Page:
On top of all of this is a strange, unpleasant lingering taste in your mouth about the tone of the game in general. You can be listening to a conversation about how corrupt the press is, or the unethical treatment of robots, and it will effortlessly slip into some strangely casual and lascivious observations about tits and vaginas. Perhaps this would be an interesting side to the story if the observations were challenged in some way, or made a clearer part of the characterisation of the more unscrupulous characters (like the untrustworthy and manipulative newspaper editor) but instead the female protagonist seems to shrug them off like vodka off a duck’s back.

All the women talk to each other like they want to have sex right then and there, which might not be surprising from a game that describes itself as “waifu bartending”, but it’s not usually how women converse—sure, there are women who are hornier than the guy who has to taste-test Viagra, but statistically it’s not every woman you meet, and it can be a bit tiring to have everyone wanting to get in your pants.

Men and women talk about sexbots in a really creepy way, with one character talking about how he wants to check if they’re anatomically correct all over, and it’s made painfully clear that the one sexbot that comes into your bar is made to look between 10 and 13 years old. This is explored a little bit, but accepted a little too quickly—perhaps there’s an interesting point about consent and appearance of age in there, but it’s not really addressed. 

When you’re in-between work shifts, you can go on your phone at home, and open up an app which is essentially the weirder parts of online communities like Reddit, where people speak in memes and call others “normies”. It’s strange that so much of this game can be set in the future, yet the same irritating circle-jerk internet speak still persists. 

In the end, it’s hard to find any real reason to crave attention and attraction from any of these “waifus”, apart from an already existing predisposition to one of their types—the girl who looks like a child; the girl who has cat ears; the girl who you’re already informed that your character likes. For all their seemingly endless dialogue, I felt no real connection with any of them.

Valhalla is clearly a game after Papers, Please’s heart: a game where the sole interaction you have with someone on the other side of a counter at your menial, boring job. But Papers Please puts power, however minor, in your hands, while Valhalla captures that passive, quiet bartender trope all too well, leaving you feeling powerless and trapped in a repetitive cycle of listening and reassuring as you “yes, and” the dialogue to completion. There’s a certain charm in the realism of it all—these characters flit in and out of your life, and you have no control over what happens outside of your realm, hearing only the snippets that happen inside your inner circle—but it more often comes across as useless than powerless.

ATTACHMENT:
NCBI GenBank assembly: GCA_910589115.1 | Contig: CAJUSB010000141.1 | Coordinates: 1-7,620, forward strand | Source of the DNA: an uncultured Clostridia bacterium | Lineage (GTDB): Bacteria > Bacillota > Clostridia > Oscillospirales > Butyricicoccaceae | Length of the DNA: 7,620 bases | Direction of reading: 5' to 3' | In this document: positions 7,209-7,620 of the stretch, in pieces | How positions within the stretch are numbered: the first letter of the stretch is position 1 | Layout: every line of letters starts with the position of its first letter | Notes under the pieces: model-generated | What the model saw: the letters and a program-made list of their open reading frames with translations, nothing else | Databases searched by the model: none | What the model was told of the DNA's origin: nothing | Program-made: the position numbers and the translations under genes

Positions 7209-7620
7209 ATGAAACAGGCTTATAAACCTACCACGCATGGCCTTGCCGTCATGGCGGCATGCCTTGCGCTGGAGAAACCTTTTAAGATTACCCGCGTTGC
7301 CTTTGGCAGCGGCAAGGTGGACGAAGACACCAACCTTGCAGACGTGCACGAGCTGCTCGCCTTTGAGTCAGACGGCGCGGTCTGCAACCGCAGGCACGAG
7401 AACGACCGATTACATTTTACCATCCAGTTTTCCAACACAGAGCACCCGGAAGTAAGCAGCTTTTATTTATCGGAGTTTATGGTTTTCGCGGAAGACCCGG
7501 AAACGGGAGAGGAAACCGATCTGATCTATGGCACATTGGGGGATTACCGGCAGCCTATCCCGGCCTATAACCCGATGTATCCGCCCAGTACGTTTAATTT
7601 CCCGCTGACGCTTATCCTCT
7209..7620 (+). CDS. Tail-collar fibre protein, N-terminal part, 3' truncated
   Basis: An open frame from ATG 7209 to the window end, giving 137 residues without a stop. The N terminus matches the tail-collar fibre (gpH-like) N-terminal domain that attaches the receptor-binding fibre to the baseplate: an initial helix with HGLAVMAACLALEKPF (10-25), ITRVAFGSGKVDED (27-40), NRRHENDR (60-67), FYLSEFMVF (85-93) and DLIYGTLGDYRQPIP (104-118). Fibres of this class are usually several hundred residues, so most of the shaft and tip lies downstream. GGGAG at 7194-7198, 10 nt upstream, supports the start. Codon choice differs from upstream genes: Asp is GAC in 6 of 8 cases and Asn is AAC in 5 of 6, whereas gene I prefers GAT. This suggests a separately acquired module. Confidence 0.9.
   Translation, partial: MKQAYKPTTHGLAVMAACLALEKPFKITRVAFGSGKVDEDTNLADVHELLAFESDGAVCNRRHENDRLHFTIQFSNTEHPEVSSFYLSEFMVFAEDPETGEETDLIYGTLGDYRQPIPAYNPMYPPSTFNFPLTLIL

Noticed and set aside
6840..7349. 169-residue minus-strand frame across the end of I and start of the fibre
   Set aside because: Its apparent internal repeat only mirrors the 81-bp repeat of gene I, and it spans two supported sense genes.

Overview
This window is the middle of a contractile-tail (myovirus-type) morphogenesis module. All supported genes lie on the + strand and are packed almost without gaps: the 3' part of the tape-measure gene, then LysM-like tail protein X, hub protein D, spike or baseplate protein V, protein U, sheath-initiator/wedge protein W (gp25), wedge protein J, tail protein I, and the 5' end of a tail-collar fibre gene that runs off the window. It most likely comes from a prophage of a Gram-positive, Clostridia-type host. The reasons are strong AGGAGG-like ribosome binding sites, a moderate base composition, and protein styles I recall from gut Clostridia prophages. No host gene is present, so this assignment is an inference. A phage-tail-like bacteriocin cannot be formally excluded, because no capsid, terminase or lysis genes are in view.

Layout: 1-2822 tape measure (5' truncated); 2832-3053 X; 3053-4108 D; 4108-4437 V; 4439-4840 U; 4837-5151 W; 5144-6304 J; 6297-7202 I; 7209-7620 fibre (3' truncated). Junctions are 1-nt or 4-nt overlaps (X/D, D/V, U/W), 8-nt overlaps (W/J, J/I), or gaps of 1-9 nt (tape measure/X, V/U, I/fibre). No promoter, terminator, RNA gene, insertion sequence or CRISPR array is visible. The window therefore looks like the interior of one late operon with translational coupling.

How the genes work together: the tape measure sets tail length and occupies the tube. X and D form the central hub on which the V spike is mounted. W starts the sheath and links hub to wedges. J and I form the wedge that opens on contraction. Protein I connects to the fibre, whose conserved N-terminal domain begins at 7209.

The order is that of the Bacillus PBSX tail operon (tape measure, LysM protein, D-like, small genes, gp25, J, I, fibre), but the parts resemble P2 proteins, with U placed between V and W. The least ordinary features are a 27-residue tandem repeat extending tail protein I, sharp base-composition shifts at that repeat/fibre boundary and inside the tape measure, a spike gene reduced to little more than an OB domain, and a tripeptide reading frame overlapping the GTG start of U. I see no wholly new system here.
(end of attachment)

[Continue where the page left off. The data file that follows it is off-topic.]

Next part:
Perhaps you find a focus on story and dialogue soothing, and you long for a cyberpunk narrative you can really get your teeth into. In that case, Valhalla might scratch that itch. But you won’t find an experience quite like the excellent Papers, Please here. Instead, Valhalla is a much drier, much more submissive game that’ll have you clicking so much you might get RSI. You might need a stiff one after this. 

Disclaimer: VA-11 HALL-A is published by Ysbyrd Games, whose business developer, Cassandra Khaw, sometimes freelances for PC Gamer.

The Verdict
VA-11 Hall-A: Cyberpunk Bartender Action

What Valhalla is trying to do is interesting, but playing it is boring. The dialogue drags, the main bartending mechanic is tedious and the day-in, day-out repetition becomes frustrating quite early on.


Hey folks, beloved mascot Coconut Monkey here representing the collective PC Gamer editorial team, who worked together to write this article! PC Gamer is the global authority on PC games—starting in 1993 with the magazine, and then in 2010 with this website you're currently reading. We have writers across the US, UK and Australia, who you can read about here.